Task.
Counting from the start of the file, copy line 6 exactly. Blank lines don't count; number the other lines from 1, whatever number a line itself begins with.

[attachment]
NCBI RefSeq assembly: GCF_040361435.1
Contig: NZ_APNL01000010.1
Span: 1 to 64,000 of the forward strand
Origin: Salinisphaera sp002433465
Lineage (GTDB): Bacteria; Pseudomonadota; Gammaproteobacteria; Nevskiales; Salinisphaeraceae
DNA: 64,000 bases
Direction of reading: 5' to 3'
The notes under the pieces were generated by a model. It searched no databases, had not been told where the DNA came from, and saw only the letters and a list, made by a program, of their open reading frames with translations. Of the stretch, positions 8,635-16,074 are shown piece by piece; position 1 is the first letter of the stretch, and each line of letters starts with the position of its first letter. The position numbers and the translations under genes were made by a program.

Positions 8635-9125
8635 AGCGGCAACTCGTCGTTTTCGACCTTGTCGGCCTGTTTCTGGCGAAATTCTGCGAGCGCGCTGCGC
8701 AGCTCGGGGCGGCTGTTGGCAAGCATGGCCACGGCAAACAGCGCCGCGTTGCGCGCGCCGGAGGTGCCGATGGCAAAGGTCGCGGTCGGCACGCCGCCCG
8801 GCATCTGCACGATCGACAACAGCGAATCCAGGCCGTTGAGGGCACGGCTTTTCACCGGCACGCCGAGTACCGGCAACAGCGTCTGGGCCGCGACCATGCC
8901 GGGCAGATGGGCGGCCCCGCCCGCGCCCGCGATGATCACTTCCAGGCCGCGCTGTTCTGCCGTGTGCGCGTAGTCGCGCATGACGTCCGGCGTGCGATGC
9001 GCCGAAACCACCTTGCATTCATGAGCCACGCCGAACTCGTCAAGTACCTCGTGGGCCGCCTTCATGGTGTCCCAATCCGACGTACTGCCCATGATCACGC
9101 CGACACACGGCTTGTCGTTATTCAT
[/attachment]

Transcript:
DNA: 64,000 bases